Coordinates: 36.838333, -5.390000
Zahara de la Sierra is a municipality in the province of Cádiz in the hills of Andalusia, southern Spain.
It is perched on a mountain, overlooking a valley and a man-made lake formed by the dam that must be driven over to access the town.
It is considered to be one of the pueblos blancos or “white towns” because the overwhelming majority of the buildings are white.
The town were founded by Berber tribes who settled in the area duringthe eight centuries.
It was originally a Muslims moors outpost, overlooking the valley.
Due to its position between Ronda and Seville, it was a perfect site for a castle to be built to serve as a fortress in case of attack.
The remains of the Moorish castle still exist.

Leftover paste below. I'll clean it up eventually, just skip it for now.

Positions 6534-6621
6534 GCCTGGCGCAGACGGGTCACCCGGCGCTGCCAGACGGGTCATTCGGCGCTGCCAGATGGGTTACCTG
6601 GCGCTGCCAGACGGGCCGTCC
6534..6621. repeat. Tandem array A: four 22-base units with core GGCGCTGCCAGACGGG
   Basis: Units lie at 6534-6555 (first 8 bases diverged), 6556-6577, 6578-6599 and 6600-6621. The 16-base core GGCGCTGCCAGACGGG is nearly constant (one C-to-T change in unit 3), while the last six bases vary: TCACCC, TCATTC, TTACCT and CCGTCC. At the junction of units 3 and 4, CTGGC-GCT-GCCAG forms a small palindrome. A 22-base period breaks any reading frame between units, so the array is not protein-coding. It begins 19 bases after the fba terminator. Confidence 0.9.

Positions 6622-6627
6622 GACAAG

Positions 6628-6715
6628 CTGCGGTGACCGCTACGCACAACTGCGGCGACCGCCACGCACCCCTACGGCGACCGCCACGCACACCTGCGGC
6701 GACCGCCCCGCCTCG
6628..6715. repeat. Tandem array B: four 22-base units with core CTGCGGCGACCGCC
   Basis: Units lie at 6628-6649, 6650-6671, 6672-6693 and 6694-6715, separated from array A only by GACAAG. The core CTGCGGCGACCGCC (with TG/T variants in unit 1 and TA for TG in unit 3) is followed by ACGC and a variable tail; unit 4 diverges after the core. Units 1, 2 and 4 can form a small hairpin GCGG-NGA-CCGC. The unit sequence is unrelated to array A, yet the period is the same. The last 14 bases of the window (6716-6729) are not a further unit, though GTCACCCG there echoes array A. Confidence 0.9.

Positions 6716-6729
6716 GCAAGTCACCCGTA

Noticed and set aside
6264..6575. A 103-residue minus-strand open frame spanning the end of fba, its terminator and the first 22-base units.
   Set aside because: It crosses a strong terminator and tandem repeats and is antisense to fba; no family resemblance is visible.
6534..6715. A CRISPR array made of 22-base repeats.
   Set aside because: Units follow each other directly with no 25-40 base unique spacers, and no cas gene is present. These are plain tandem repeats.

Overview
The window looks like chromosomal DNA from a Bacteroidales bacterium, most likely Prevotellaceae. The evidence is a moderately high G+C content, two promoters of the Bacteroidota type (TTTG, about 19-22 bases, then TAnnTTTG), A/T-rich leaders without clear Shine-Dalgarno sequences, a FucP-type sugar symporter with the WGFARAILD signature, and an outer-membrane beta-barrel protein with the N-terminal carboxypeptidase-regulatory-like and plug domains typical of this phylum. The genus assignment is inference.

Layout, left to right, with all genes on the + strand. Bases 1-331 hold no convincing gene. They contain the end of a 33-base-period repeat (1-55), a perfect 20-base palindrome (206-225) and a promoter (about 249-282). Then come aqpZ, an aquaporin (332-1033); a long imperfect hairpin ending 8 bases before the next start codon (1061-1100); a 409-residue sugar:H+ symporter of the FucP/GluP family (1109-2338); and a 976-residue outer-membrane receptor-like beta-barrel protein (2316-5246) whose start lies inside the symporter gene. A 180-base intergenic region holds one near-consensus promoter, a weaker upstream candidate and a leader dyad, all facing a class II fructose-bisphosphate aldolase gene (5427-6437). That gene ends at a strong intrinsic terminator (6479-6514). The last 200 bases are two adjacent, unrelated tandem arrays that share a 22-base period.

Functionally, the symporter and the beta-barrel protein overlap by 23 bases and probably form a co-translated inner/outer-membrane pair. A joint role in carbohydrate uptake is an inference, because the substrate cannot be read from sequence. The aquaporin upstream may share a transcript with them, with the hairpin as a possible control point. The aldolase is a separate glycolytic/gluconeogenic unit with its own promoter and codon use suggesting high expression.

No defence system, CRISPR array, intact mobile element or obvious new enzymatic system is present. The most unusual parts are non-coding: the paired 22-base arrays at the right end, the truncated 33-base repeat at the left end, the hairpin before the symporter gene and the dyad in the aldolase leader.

It was ruled by Arabs until 1407.
It was captured by the Emirate of Granada in 1481.
This capture gave a pretext to Castile’s war against Granada. It was captured by Castilian troops under command of Rodrigo Ponce de León, Duke of Cádiz in 1483.
The village overlooks a newly built reservoir with stunning aqua blue water and the village is itself over looked over by a 13c Moorish Castle which you can walk up to visit.
Other than the castle and the Church of Santa Maria de la Meza there is little to see.
But the beauty about Zahara is the place itself. Just wandering round the narrow streets and taking in the elegant simple white houses and watching the locals go about their business.
There is nothing really to do other than enjoy the views. The walk above the village to the tower (Torre del Homenaje) is the best thing about Zahara.
The paths up the mountain side scattered with little wild flowers is magical.
Zahara de la Sierra is a bit out of the way. You would realise how remote it is once your bus had drop you off and drove off. You are left completely on your own.
No shop, taxi, no houses, simply not a soul around. You could almost hear a pin drop.